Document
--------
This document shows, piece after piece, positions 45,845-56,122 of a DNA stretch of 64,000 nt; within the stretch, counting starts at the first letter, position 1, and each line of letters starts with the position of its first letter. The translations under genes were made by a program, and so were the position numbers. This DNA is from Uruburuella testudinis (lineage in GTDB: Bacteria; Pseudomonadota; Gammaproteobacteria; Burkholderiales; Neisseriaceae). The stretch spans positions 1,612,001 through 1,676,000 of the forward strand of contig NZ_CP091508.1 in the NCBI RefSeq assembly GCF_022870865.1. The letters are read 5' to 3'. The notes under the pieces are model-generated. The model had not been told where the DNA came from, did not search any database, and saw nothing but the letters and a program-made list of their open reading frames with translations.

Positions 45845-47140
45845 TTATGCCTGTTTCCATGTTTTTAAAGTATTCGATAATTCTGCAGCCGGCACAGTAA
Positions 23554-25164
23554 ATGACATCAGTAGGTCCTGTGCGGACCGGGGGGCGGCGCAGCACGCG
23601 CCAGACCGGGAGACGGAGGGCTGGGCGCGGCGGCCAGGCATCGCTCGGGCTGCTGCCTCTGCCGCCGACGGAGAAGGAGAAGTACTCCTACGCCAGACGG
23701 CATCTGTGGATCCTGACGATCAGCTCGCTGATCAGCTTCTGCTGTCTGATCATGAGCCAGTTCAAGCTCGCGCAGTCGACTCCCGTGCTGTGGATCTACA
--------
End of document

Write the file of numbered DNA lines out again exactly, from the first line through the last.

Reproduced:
This document shows, piece after piece, positions 45,845-56,122 of a DNA stretch of 64,000 nt; within the stretch, counting starts at the first letter, position 1, and each line of letters starts with the position of its first letter. The translations under genes were made by a program, and so were the position numbers. This DNA is from Uruburuella testudinis (lineage in GTDB: Bacteria; Pseudomonadota; Gammaproteobacteria; Burkholderiales; Neisseriaceae). The stretch spans positions 1,612,001 through 1,676,000 of the forward strand of contig NZ_CP091508.1 in the NCBI RefSeq assembly GCF_022870865.1. The letters are read 5' to 3'. The notes under the pieces are model-generated. The model had not been told where the DNA came from, did not search any database, and saw nothing but the letters and a program-made list of their open reading frames with translations.

Positions 45845-47140
45845 TTATGCCTGTTTCCATGTTTTTAAAGTATTCGATAATTCTGCAGCCGGCACAGTAA
Positions 23554-25164
23554 ATGACATCAGTAGGTCCTGTGCGGACCGGGGGGCGGCGCAGCACGCG
23601 CCAGACCGGGAGACGGAGGGCTGGGCGCGGCGGCCAGGCATCGCTCGGGCTGCTGCCTCTGCCGCCGACGGAGAAGGAGAAGTACTCCTACGCCAGACGG
23701 CATCTGTGGATCCTGACGATCAGCTCGCTGATCAGCTTCTGCTGTCTGATCATGAGCCAGTTCAAGCTCGCGCAGTCGACTCCCGTGCTGTGGATCTACA